However, efforts are being made to stop such elements from exploiting Sri Lanka’s rich biodiversity for personal gain. The Biodiversity Protection Unit of Sri Lanka Customs was established as far back as 1993. According to Gunasekara, this was the first such customs unit in the world. The unit has been in operation now for almost 20 years, stopping many attempts by various parties to smuggle animal and plant material out of the country.

Nevertheless, the unit still faces issues such as lack of man power, human resources and lack of coordination among government departments when carrying out its duties. “In the Exo Terra case, we had excellent coordination with the Department of Wildlife Conservation. In that sense, it was an extremely successful operation,” Gunasekara said.

Speaking on the issue, Environmental Lawyer Jagath Gunawardena also stressed the need for better coordination between various branches of the government. “Ministries such as the Ministry of Environment, Ministry of External Affairs, and the Ministry of Tourism need to work together to tackle this issue,” Gunawardena opined. He said bodies such as the Tourism Development Authority needed to brief tour operators regarding the threat posed by such elements, and also to educate individuals such as tour guides and drivers on how to spot such activities. “Steps should also be taken against locals found to have helped foreigners to carry out acts of biopiracy. For example, if a tour guide is found to have helped in such activities, his guiding license can be suspended,” he suggested.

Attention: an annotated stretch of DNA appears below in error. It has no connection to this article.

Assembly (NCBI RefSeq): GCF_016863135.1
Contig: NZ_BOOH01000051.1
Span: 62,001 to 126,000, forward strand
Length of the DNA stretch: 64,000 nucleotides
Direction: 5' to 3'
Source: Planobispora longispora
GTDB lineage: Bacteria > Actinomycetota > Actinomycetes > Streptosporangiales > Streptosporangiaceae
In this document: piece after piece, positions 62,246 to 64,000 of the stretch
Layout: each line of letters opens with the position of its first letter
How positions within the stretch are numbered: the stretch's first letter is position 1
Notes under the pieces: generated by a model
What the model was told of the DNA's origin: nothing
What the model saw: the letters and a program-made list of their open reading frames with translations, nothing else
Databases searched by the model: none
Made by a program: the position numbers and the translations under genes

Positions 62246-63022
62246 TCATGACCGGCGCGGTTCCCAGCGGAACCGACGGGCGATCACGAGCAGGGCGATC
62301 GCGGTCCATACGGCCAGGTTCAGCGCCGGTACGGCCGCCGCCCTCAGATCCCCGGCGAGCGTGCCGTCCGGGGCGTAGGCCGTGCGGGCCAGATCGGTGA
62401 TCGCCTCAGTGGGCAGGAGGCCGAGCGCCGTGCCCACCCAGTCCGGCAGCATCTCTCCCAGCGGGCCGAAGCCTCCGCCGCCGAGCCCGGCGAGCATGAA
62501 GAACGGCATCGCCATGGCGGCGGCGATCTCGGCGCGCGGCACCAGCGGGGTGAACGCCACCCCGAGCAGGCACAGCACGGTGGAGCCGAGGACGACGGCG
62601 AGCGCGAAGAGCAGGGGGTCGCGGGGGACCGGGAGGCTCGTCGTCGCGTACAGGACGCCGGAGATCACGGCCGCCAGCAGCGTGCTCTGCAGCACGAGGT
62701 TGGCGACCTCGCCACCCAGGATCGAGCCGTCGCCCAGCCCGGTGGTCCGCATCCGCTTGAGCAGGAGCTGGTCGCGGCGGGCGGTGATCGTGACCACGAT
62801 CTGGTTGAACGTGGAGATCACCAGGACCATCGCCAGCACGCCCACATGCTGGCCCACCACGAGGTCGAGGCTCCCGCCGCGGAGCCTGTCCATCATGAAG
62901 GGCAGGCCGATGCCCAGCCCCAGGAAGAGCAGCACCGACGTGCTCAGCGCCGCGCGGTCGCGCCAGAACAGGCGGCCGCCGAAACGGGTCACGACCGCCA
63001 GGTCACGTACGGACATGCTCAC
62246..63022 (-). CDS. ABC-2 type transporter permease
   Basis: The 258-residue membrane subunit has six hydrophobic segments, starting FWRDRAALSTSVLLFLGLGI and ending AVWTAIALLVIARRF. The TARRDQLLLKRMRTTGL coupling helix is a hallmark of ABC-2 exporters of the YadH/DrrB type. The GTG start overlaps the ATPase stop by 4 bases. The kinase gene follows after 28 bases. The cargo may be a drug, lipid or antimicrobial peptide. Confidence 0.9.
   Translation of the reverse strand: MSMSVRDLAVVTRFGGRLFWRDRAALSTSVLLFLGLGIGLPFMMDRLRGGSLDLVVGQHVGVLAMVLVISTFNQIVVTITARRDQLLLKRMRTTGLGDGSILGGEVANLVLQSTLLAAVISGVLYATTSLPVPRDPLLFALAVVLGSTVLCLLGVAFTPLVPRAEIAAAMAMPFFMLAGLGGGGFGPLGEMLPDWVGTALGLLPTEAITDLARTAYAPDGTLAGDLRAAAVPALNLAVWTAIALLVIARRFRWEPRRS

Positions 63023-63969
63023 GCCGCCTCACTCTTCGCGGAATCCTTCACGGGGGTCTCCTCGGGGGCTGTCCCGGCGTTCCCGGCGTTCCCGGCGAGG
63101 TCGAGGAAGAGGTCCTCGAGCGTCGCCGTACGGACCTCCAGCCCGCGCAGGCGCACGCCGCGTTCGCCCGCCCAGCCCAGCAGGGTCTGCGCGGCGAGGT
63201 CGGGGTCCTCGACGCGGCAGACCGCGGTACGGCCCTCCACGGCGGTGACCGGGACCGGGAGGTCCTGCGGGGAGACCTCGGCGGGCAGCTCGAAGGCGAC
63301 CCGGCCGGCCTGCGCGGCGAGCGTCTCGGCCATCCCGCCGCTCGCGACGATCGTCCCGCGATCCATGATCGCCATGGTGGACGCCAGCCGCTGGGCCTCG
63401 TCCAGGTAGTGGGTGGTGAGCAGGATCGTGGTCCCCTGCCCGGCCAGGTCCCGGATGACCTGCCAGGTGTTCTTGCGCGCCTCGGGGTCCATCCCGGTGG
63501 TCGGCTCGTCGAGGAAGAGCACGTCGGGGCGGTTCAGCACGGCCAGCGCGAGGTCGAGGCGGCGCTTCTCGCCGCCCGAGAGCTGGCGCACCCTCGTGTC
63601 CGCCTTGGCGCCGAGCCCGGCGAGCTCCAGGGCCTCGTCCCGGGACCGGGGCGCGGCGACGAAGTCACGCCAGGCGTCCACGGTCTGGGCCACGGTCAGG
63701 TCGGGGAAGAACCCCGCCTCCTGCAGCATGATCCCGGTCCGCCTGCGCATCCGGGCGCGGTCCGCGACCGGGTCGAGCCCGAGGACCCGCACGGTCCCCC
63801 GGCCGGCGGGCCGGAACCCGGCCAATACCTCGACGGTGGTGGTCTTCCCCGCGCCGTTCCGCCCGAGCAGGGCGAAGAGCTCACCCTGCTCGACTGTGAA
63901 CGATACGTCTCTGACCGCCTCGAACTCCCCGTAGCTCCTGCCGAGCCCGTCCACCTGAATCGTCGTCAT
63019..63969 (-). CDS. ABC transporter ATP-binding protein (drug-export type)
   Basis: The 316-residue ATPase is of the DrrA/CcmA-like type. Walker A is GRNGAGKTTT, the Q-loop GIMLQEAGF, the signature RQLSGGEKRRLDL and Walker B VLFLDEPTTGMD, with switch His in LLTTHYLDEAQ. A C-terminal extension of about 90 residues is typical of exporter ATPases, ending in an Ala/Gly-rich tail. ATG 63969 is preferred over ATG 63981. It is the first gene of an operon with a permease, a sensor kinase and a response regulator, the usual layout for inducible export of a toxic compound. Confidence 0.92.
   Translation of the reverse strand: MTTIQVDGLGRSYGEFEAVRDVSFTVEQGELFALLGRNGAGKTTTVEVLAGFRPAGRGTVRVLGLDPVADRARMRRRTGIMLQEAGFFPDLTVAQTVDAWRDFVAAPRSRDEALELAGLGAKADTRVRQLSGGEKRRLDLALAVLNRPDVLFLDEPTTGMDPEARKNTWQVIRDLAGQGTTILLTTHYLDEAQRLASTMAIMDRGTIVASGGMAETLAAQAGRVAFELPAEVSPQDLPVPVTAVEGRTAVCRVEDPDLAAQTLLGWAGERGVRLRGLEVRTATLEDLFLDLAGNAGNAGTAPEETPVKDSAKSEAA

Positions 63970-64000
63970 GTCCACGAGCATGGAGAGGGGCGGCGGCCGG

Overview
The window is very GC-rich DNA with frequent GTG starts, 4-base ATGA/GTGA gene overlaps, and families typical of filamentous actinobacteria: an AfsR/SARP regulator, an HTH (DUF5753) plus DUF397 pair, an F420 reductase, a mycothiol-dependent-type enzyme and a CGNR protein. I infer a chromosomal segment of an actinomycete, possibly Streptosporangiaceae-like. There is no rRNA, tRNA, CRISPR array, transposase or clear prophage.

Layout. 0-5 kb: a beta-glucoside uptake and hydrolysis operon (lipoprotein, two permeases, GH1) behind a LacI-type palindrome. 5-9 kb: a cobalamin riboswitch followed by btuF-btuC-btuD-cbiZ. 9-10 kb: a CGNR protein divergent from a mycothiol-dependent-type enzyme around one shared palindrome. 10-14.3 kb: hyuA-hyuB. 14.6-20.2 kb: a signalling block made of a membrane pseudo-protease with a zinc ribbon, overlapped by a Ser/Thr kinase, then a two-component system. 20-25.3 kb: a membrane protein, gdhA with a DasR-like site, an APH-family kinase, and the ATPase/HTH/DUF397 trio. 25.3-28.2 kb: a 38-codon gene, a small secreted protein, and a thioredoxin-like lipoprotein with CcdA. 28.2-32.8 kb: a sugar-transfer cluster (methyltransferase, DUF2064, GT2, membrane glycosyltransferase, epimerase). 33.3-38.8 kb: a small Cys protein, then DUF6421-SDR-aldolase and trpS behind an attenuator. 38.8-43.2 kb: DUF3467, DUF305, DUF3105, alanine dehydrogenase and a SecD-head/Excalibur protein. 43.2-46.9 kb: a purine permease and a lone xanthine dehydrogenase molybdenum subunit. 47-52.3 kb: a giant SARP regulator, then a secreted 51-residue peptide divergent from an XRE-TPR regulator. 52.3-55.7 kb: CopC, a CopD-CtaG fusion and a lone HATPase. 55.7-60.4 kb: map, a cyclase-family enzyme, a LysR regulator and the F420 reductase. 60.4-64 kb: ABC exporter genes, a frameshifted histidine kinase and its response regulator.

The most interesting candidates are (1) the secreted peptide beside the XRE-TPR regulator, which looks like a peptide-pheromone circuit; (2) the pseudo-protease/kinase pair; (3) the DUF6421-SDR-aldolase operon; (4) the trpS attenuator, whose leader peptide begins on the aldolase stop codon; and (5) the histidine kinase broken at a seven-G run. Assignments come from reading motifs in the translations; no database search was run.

According to Gunawardena, the team from Exo Terra were punished under Section 30 and 31 (a) of the Fauna and Flora Protection Ordinance. He was of the opinion that the present domestic laws were sufficient to curb acts of bio and gene piracy. However, the problem lay in their implementation, which was not being carried out properly due to various reasons, he added.

Marasinghe said capturing biopirates was difficult due to several reasons. One was that these persons were quite cunning and extremely adapt at concealing what they steal. They also make a point by spending heavily while in the country. “For example, they will pay their guides and drivers far more generously than most tourists, thus making a positive impression about them, and sometimes even making them their accomplices,” he said. He also noted that such persons take steps to establish a network of locals who help them in transporting what they have stolen, and even shipping them out of the country. “Most of these people are extremely well educated and meticulously plan their every move. Thus, it is always difficult to catch such persons in the act,” he pointed out.

What role can the public play in this issue? There was general agreement among those The Nation spoke to that the public needs to be more vigilant regarding such activities, and warn the relevant authorities if they suspect something illegal was happening. Marasinghe said especially tour groups directly involved in organising such tours and expeditions needed to be more responsible in this regard. They cannot simply pass the buck by stating they only organised the tour, he added. Education and vigilance is key to thwarting such